A cinematic sword fight.

So, suppose there was a movie that in one scene featured a sword fight. Now, this is just hypothetical. And suppose to prepare for filming the duel they had two fencing masters to train the actors and choreograph the dual. And for 4-6 months whenever the actors had “down time” they were training. Remember, this is just hypothetical. And suppose a very important part of the scene was that they were fencing right handed but then reveal to each other that they were really left handed and switched to fighting with their strong hands/arms.

So what I’m wondering is would they train to fence with both hands or just fence left handed, practice a switch from right to left, and flip the film over in post production to make it look like they fenced right handed for a while? Maybe some mirror image costuming too.

They would just hire stuntmen instead.

They would probably just practice the exact routine needed for shooting over and over and over.

They would probably train for 4 to 6 months, 8 to 10 hours a day, with former Olympic fencers. They would study not only their own choreography, but the other’s as well, until they literally knew the fight backwards and forwards. And then they would perform the scene over and over again until it was perfect.

At least, that’s what Cary Elwes and Mandy Patinkin did.

Well, say they did that. Still, would they learn to fence with both hands or just one and flip the film over in post production?

I vote “learn to fence with both hands.” I fenced for a while … purely recreationally. We routinely switched hands just to break things up. I think it is very reasonable to suppose they learned both hands.

The swordplay you see in films and television (yes, even Game of Thrones) bears little resemblance to actual edged weapon combat. Swordsmen would never beat each others blades against one another deliberately as that would damage the edge; they would dodge or use shields to deflect an opposing blade while aspiring to contact with their own blade. Real sword fights are over in a few strokes at most, hence why Rob Reiner had to work to extend the fight in The Princess Bride to such length.


Actual moves (those the director wants) are practiced, period. The cast of the first Conan were trained by a Kendo instructor.

The final duel in Rob Roy proved that the director is the one who makes the sword fight great, not the choreographer-trainer. Framing during the duel was perfect throughout, allowing the audience to maintain a sense of direction. No useless close-ups or gore scenes. It forced the trainer (William Hobbes) to do realistic choreographs and coups. No going around it.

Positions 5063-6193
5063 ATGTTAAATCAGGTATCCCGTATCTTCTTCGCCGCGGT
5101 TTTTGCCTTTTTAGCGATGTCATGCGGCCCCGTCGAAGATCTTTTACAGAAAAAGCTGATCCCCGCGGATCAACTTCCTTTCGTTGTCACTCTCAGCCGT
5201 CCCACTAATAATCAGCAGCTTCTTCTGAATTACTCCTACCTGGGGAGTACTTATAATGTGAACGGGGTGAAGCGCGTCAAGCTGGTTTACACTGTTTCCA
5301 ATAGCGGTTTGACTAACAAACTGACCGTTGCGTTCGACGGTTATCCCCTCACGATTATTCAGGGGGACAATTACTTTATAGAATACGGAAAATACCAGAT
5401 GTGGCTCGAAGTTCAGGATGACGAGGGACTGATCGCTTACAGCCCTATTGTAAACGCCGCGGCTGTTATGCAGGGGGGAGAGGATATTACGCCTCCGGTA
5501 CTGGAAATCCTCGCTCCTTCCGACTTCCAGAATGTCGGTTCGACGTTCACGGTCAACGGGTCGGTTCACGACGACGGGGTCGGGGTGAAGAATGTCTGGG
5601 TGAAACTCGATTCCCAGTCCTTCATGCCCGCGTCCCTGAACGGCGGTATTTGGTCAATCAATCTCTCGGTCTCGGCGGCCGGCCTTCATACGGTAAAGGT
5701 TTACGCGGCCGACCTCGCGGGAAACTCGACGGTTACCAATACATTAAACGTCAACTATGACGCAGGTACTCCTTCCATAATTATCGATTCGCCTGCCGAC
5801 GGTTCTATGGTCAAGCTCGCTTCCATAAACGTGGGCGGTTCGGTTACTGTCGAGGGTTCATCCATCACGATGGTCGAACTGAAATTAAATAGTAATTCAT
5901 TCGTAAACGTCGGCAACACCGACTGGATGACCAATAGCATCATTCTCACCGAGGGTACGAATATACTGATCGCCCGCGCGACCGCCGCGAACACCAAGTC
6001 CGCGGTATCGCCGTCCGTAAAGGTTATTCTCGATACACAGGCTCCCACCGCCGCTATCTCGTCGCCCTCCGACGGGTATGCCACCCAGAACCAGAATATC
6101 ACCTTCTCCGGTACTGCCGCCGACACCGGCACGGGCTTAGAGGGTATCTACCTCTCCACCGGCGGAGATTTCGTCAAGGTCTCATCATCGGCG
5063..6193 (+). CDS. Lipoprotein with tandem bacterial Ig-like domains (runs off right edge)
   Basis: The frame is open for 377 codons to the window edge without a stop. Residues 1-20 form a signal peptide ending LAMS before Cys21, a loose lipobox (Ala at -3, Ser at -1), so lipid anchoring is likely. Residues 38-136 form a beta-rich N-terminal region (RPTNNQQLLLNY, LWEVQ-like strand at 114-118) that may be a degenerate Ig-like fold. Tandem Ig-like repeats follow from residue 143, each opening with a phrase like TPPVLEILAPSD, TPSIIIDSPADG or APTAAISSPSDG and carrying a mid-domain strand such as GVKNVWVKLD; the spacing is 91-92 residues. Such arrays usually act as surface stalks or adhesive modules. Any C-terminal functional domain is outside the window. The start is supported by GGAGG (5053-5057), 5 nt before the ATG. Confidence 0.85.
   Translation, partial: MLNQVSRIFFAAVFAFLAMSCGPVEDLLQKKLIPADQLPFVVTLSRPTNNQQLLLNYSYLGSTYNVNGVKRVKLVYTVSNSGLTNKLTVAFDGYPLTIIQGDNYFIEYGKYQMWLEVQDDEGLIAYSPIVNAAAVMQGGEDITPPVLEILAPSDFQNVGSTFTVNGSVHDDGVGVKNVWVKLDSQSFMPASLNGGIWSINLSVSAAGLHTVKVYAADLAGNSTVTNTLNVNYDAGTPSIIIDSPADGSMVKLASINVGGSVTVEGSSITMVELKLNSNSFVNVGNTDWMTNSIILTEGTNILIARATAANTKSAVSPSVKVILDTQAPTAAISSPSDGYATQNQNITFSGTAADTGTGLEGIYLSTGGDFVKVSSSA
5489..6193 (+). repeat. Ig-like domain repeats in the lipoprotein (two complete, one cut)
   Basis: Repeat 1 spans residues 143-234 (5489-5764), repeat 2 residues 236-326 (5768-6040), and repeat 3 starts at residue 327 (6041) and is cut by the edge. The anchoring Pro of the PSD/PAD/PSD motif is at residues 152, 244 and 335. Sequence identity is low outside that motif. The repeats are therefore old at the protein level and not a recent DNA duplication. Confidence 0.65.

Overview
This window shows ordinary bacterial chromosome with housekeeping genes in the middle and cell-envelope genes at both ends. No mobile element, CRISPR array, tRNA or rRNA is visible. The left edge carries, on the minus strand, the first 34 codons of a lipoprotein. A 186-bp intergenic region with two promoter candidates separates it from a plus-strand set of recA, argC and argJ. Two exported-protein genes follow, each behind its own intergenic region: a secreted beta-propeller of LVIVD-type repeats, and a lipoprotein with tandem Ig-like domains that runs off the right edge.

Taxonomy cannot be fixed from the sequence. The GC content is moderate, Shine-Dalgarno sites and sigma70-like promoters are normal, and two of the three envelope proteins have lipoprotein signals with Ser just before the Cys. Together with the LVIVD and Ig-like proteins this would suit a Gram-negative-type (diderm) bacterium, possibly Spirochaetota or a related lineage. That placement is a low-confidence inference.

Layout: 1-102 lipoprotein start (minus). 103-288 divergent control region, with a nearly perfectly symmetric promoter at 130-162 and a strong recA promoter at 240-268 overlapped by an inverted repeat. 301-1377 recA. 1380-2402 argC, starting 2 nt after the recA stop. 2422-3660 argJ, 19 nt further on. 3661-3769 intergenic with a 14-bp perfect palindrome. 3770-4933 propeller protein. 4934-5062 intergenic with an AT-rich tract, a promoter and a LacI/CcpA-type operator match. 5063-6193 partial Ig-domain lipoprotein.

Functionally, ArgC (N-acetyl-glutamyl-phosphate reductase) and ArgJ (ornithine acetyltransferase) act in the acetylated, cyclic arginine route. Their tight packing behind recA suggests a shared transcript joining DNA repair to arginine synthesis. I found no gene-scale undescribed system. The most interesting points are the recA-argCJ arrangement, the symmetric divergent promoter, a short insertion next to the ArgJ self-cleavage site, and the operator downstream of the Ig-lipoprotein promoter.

Cary’s book on the filming of PB is an excellent read.

Most films with very little budget for realism, they would hire a coordinator who come up with the scene and the actors would just practice that. No need to waste time learning theory or how to actually fence. Good films with good budget will go all out with the training.

They’d have to do more than just flip the film over in post, at least, if they wanted it to be seamless. They’d have to have reversed versions of the character’s outfits, and maybe build double sets. In PB, for example, right before Wesley reverses hands, they fight their way up a stone staircase. If they’d flipped the film after he switches hands, the staircase would be going down in the opposite direction. Also, their belts and scabbards would have to be reversed, but that’s an easier fix - their outfits are otherwise pretty symmetrical. Of course, they don’t swap hands at the same time, so even if they did reverse the film, Patinkin, at the very least, would still need to spend some time training with his off-hand.

I’m not sure the extent to which using your non-dominant hand for things other than fine manipulation (like writing) is an issue, though. Look at dancers whose choreography requires precise arm movements, and they’re generally pretty precise with both arms, not just the dominant one.

FWIW, the sword fight in The Princess Bride is just a bit under three minutes long. Longer than a real sword fight, sure, but it’s pretty zippy for a movie duel. The fight at the end of Rob Roy is almost twice that long.

Real sword fights with rapiers and sabers generally follow the right-of-way system simply because fighters are trained that way. So you still have a lot of parries and wards. With medieval long sword fighting, it’s all a matter of timing your blow to get past the shield and land a telling blow on the opponent’s armor. With katanas, swords aren’t really meant to clash, except for some trapping moves using the spine of the blade. I cringe whenever they show katanas clashed edge-to-edge repeatedly.

So, all those references in period fencing texts about how to properly parry and beat, just fantasy?

And you don’t parry with the sharp edge of your blade. You should always do so with the forte/ricasso, which isn’t sharpened.